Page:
FIFA today suspended the All India Football Federation (AIFF) with immediate effect due to “undue influence from third parties.”
On May 18, the Supreme Court of India had stripped long-serving AIFF president Praful Patel of his post and appointed a committee of administrators (CoA) to take over the country’s football governing body.
According to India’s National Sports Code, a sporting association president can be in-charge for three four-year terms, that is 12 years, in all. Patel had been at it for 13 years, failing to make any provisions to elect a successor.
The three-member CoA was tasked with handling AIFF’s day-to-day affairs, amending its constitution to comply with India’s sports code, and conducting long-pending polls.
However, “taking disputes in the association or disputes affecting leagues, members of leagues, clubs, members of clubs, players, officials and other association officials to ordinary courts of law, unless the FIFA regulations or binding legal provisions specifically provide for or stipulate recourse to ordinary courts of law” violate FIFA’s own code.
India’s suspension will be lifted once the CoA is disbanded and the AIFF administration regains full control, FIFA has said. The country’s government has now cited the ban to seek a hearing tomorrow (Aug. 17). FIFA is negotiating a solution with the sports ministry.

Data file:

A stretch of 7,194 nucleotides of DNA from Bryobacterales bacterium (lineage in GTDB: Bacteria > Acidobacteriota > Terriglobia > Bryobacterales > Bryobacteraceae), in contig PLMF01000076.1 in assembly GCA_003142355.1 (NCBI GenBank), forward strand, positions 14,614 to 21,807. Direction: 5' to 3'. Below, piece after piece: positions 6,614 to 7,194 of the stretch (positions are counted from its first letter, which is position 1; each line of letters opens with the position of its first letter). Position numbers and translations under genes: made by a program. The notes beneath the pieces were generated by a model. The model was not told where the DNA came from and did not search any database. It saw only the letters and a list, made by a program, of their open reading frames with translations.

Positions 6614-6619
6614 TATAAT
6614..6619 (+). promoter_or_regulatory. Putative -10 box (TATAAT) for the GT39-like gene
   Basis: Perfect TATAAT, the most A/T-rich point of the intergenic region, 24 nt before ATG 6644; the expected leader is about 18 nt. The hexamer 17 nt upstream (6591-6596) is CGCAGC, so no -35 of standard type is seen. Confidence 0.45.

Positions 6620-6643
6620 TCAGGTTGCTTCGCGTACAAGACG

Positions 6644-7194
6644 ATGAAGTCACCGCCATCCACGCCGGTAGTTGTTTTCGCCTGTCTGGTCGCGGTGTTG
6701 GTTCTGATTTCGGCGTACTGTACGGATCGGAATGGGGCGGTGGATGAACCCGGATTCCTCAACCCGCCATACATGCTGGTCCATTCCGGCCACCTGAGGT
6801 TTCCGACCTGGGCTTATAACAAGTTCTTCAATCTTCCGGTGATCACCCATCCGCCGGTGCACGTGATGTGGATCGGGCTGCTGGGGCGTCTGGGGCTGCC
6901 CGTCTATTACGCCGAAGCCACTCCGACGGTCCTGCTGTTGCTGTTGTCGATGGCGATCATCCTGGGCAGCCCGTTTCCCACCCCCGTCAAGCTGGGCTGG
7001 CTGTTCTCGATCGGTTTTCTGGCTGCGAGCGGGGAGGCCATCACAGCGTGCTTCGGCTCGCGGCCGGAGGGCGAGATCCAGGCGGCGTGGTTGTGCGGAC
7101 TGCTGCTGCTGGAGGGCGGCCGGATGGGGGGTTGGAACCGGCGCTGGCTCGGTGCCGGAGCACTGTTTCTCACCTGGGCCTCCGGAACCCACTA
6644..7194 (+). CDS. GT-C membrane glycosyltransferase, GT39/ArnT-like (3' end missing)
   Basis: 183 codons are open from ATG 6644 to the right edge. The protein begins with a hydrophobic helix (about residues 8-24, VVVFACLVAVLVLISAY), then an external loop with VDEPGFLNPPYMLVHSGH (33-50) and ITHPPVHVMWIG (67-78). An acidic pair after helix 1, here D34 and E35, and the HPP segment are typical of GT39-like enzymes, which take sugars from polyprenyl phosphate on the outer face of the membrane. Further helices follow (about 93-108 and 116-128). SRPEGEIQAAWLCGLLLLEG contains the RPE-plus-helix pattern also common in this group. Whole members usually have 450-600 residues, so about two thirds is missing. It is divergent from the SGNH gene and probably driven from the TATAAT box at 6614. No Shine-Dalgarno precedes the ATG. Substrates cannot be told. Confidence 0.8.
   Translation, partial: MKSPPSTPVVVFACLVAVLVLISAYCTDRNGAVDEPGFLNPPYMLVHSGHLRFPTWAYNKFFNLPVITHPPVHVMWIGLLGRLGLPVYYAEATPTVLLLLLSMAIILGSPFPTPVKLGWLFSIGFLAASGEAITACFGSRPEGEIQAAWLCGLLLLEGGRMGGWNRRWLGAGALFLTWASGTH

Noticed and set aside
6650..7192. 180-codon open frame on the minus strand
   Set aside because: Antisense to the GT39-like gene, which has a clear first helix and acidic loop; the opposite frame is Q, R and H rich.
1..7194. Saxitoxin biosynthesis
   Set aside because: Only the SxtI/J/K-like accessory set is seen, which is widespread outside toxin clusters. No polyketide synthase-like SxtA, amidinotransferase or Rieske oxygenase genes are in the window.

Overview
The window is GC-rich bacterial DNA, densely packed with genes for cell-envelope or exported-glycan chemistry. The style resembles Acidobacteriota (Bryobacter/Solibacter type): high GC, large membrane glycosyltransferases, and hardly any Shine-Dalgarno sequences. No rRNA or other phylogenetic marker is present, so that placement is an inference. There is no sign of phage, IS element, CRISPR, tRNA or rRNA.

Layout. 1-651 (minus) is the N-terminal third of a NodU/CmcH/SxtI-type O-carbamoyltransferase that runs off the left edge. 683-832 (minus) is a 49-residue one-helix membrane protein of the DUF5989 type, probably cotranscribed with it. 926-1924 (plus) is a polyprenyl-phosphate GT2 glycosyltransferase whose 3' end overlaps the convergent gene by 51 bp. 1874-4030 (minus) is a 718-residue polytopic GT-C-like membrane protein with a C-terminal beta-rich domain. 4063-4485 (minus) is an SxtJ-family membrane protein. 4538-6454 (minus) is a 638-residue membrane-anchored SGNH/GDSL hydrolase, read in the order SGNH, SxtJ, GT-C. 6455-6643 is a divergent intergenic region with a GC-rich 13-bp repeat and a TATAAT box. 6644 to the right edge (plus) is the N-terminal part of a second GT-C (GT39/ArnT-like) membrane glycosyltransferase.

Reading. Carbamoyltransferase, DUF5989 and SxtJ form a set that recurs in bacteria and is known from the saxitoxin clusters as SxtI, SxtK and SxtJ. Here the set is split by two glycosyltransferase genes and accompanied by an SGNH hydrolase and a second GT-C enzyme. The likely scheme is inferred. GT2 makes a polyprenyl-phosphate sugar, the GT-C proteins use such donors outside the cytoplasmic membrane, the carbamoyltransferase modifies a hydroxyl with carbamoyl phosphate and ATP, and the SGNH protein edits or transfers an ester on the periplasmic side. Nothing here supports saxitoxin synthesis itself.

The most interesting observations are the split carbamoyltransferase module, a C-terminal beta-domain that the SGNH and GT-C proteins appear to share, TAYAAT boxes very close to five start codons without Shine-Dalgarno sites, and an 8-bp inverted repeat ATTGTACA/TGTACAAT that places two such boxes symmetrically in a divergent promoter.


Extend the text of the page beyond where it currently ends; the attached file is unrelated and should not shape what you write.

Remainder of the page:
Meanwhile, India’s plan to host the Under-17 Women’s World Cup 2022 between October 11-30 stands cancelled. What happens to the ticket sales, which began on Aug. 5, is not yet clear. Neither has an alternative host country been named.
Indian football administration is riddled with disputes.
In May, Football Delhi asked FIFA to involve a normalising committee in AIFF’s dealings. These committees help fix matters when governance is broken at the domestic level.
State associations like those of Kerala and Jammu & Kashmir have also taken issue with AIFF bypassing them for tournaments and coaching camps.
Mismanagement aside, top officials have also often been embroiled in controversies.
In 2014, for instance, FIFA suspended an ex-AIFF official for accepting a bribe in connection with the FIFA executive committee elections.
More recently, following Patel’s ouster, AIFF secretary Kushal Das resigned citing health reasons. From turning up drunk at meetings to financial mismanagement to molestation, allegations of all sorts have been made against Das.
Embarrassingly, corruption and nepotism plague Indian sports.
In 2012, the International Olympic Committee (IOC) banned the Indian Olympic Association (IOA) for electing political leaders who are either just too old or have been in power too long. Indian athletes had to compete under the IOC flag, not the Indian one, at the Sochi Winter Olympics.
Be it the country’s most popular one, cricket, or little followed ones like sailing, resources and government support are often minimal. Besides, politicians and businessmen frequently have a big, unwarranted say in matters, including team selection.
India’s lack of strong sports laws only makes things worse.